Workshop participants agreed that the most important resource needed to advance research on HSS is brain tissue from affected individuals. Most published studies on HSS brain predate modern techniques to prevent leaching of iron from tissue and maintain iron in its biological oxidation state. Furthermore, clinical descriptions have been limited, thus confounding an accurate diagnosis. Studies are needed to accurately document the pathologic changes that occur in classical HSS and related disorders. Tissue must be handled by experienced pathologists who can plan ahead to prepare the samples to maximize their potential for use in investigation. Unfortunately, most brain samples that have been collected in the past from patients with HSS who have died are not able to be used for the needed studies. Participants recommended working with existing brain banks to obtain and process tissue. However, concern was raised about the mechanisms currently in place to ascertain and handle HSS brain tissue for iron studies and other uncommon studies. The recommendation was made to ask the brain banks to delineate techniques for handling brain that would enable these types of studies. These methods must be established and widely disseminated to all participating sites. Tissue other than brain is also needed for research.

Meeting participants voiced an interest in exploring new drug therapies, including free radical scavengers and chelators that target the CNS. At the same time, the group felt that surgical therapies had been discouraging in most patients with HSS. Further studies are needed to confirm this observation.

The NIH sponsored workshop was held in conjunction with the first Hallervorden-Spatz Syndrome Association family meeting in Bethesda. The coordinated organization of these meetings enabled a valuable information exchange between scientists and families.

Proceedings of the Scientific Workshop are currently in review through the journal Pediatric Neurology. Upon publication, they will be widely disseminated.

Specific Recommendations:

  • delineate all clinical features of HSS, with attention to the existence of systemic signs
  • request that brain banks develop techniques for handling brain to enable state of the art iron studies
  • establish a means to obtain HSS tissue other than brain for research
  • identify and investigate the major genes that cause HSS and related disorders
  • delineate the role of iron in the central nervous system
  • determine the reason and mechanisms for differential distribution of iron in brain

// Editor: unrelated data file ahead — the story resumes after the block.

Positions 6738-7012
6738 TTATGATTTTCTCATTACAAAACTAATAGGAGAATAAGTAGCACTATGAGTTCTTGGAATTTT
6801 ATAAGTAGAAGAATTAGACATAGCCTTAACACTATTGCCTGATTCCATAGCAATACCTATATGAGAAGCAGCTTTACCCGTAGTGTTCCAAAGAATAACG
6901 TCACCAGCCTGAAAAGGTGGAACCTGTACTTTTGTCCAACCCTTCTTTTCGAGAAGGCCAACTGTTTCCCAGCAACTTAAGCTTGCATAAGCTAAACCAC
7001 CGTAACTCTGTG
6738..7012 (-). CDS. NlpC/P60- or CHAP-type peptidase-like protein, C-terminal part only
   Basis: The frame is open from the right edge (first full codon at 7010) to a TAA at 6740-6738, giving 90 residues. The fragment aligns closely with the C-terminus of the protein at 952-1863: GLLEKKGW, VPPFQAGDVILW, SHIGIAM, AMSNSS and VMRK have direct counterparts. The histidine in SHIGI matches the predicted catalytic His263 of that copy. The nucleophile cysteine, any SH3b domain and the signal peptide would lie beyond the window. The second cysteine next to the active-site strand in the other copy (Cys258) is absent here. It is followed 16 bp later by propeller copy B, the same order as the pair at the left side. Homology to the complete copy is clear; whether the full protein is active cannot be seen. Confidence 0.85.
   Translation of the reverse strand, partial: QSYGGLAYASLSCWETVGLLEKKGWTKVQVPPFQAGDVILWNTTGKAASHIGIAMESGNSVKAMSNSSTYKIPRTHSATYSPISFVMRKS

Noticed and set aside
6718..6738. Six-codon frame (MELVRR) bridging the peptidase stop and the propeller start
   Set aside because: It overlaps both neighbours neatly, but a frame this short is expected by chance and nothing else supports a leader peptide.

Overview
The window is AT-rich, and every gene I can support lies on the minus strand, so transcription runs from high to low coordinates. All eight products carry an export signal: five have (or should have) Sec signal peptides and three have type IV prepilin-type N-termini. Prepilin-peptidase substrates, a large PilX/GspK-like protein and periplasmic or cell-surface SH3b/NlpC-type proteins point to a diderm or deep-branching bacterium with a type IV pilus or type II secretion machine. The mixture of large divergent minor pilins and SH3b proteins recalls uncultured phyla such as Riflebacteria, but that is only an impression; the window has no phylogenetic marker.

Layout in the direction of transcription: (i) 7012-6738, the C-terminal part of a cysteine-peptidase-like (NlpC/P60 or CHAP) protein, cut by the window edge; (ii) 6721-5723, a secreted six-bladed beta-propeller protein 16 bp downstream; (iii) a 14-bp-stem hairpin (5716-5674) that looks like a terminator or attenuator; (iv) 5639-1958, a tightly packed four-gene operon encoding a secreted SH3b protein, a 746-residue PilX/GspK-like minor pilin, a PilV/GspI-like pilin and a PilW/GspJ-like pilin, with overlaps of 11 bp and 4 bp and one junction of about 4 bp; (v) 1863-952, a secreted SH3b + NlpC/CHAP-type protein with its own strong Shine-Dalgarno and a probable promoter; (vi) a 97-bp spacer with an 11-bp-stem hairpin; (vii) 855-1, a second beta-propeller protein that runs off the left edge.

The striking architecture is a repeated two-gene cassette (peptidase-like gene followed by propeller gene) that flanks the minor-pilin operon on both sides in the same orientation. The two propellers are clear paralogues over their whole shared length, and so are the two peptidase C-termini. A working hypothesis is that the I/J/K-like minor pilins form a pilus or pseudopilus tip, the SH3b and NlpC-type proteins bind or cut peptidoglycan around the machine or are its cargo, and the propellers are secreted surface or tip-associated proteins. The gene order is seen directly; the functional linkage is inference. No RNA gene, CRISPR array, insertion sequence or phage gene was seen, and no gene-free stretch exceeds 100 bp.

• provide targeted funding in order to attract more scientists to HSS research

 Participants

Greg Anderson, PhD
The Queensland Institute of Medical Research

Pierre Castelnau, MD, PhD
Hopital Robert Debre

Chuang C. Chiueh, PhD
NIMH, Laboratory of Clinical Sciences

James Conner, PhD
Pennsylvania State Univ. College of Medicine

Adriana Donovan, PhD
Children's Hospital
Howard Hughes Medical Institute

Elizabeth Dooling, MD
Massachusetts General Hospital

Debbie Forstall
Secretary, Hallervorden-Spatz Syndrome Association

Jane Gitschier, PhD
Howard Hughes Medical Institute
University of California, San Francisco

Mark Hallett, MD
National Institutes of Health

Z. Leah Harris, MD
Washington University School of Medicine

Donald Harter, MD
Howard Hughes Medical Institute

Susan J. Hayflick, MD
Oregon Health Sciences University

Monique Johnson, PhD
Oregon Health Sciences University

David Koeller, MD
University of Colorado Health Sciences Center

Arnulf Koeppen, MD
VA Medical Center, Albany

Steve LeVine, PhD
University of Kansas Medical Center

Barbara Levinson
University of California, San Francisco

Kris McGourthy
Hallervorden-Spatz Syndrome Association

Michael McGourthy
Hallervorden-Spatz Syndrome Association

Jonathan Mink, MD
Washington University School of Medicine

Torben Moos, MD
The Panum Institute, University of Copenhagen

Nardo Nardocci, MD
Instituto Neurologico "C.Besta"

Massimo Pandolfo, MD
Centre Hospitalier de l"Universite de Montreal

Zhong Ming Qian, PhD
The Hong Kong Polytechnic University

Tracy Rouault, MD
Section on Human Iron Metabolism NICHD

Michael Shevell, MD, CM, FRCP
Montreal Children's Hospital

Leslie Shinobu, MD, PhD
Massachusetts General Hospital

Giovanna Spinella, MD
NINDS

Kenneth Swaiman, MD
University of Minnesota Medical School

Christopher Vulpe, MD, PhD
University of California, Berkeley

Patricia Wood
President, Hallervorden-Spatz Syndrome Association

Shawn Westaway, PhD
Oregon Health Sciences University

Rob Wilson, MD, PhD
University of Pennsylvania Medical Center

Ke-Wei Zhao, PhD
UCLA School of Medicine

Bing Zhou, PhD
University of California, San Francisco

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Last updated April 15, 2011